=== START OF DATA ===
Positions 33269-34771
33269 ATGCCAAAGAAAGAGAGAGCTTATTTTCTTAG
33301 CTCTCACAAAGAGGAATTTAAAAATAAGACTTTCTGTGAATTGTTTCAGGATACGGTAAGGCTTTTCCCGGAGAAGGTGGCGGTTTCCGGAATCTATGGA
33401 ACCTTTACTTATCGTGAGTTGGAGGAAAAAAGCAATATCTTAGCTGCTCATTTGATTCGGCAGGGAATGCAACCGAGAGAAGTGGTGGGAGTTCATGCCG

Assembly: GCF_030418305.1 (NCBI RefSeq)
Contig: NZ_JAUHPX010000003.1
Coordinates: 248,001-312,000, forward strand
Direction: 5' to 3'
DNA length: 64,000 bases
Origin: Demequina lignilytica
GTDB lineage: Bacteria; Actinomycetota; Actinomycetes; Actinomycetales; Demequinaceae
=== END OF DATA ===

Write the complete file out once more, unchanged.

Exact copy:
Positions 33269-34771
33269 ATGCCAAAGAAAGAGAGAGCTTATTTTCTTAG
33301 CTCTCACAAAGAGGAATTTAAAAATAAGACTTTCTGTGAATTGTTTCAGGATACGGTAAGGCTTTTCCCGGAGAAGGTGGCGGTTTCCGGAATCTATGGA
33401 ACCTTTACTTATCGTGAGTTGGAGGAAAAAAGCAATATCTTAGCTGCTCATTTGATTCGGCAGGGAATGCAACCGAGAGAAGTGGTGGGAGTTCATGCCG

Assembly: GCF_030418305.1 (NCBI RefSeq)
Contig: NZ_JAUHPX010000003.1
Coordinates: 248,001-312,000, forward strand
Direction: 5' to 3'
DNA length: 64,000 bases
Origin: Demequina lignilytica
GTDB lineage: Bacteria; Actinomycetota; Actinomycetes; Actinomycetales; Demequinaceae